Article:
Plan your after-death care at cafe workshop Most of us don’t think about our death very often, but more and more people are recognizing the need to plan for their after-death care -- and they’re wondering how to go about it. Enter local death care advocates Ingrid Ng and Christine Lafazanos, who will walk you through your after-death care options, and help you document your decisions to share with your loved ones. They have created an informative and relaxed workshop called “Plan Your After-Death Care”. The workshop will be held Sukha Yoga Centre in Guelph (42 Wyndham Street North, Unit 103) on April 23 from 1 to 4pm. The cost is $125 and preregistration is required. The workshop will provide you with information about your choices for your end-of-life ceremony, and for the care and disposing of your human remains. Want to donate your body to science? Sure, the University of Guelph anatomy department might be an option. Yet you’ll need to arrange that before you die. Are you interested in learning about what your green burial options are locally? You might be surprised to know that cremation is not that eco-friendly, and embalming isn’t so rosy either. And did you know it’s entirely safe and legal to have a home funeral? Or that you could have an end of life celebration that is a campfire sing-along or a laughterfilled story sharing circle at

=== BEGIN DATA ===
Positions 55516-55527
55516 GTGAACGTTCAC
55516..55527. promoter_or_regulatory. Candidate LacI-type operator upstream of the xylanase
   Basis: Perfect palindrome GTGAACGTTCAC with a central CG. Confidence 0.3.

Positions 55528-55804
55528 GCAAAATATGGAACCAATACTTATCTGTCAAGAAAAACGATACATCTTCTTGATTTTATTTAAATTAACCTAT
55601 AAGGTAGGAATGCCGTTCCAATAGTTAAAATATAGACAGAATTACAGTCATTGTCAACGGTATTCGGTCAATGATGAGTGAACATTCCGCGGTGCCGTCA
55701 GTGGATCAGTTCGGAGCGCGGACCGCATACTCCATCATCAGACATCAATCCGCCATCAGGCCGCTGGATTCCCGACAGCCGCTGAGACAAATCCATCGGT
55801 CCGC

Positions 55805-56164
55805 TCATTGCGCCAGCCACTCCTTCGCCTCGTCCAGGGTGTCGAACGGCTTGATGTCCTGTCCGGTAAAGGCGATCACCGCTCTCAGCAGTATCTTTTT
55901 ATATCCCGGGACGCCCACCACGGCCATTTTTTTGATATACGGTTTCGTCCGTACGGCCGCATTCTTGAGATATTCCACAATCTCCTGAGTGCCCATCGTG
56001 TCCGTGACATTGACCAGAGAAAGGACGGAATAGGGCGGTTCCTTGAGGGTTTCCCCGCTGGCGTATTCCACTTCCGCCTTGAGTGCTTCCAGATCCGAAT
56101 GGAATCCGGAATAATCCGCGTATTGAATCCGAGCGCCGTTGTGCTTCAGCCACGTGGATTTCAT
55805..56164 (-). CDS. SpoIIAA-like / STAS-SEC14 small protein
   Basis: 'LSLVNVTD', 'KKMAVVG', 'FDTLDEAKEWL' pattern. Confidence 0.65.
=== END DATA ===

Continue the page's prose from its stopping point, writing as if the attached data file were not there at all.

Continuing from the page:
your favourite cafe? These are some of the topics and tips that workshop participants will be learning about. As well, making space to reflect on your values, to ask questions, and to document your preferences is another important element of this workshop. The workshop will not include some of the health, legal and financial aspects of planning for death such as outlining advance care directives, planning wills and appointing power of attorney, or estate planning. There is a shift happening in the way funerals, memorials, and end-of-life celebrations are done. We are rewriting the rules, and creating new traditions and rituals that speak to us, serve our needs, bring our community together, and are an appropriate fit for the person who has died. It’s possible to create ceremonies that are filled with stories, that have room for celebration and laughter, which accurately reflect the beliefs, values and personality of the person who died. Similarly, our options for what happens with our bodies when we die are diversifying and new methods of returning the body to the earth are emerging. Many of us are seeking greener options, and seeking options that involve our families and loved ones. We no longer want to shy away from death and instead can see that healing and celebration are possible when loved ones are directly involved in the care of the body.
Metro Creative photo How your death is handled is your choice. Relieve the burden of decision making from your loved ones, save them the worries of “Is this what mom would have wanted?” Give them more space to focus on their grief and the other arrangements that need to be taken care of at death. In this workshop you’ll be able to learn from the experience of two local women trained in deathcare. Facilitated by Death Doula Ingrid Ng and Celebrant Christine Lafazanos.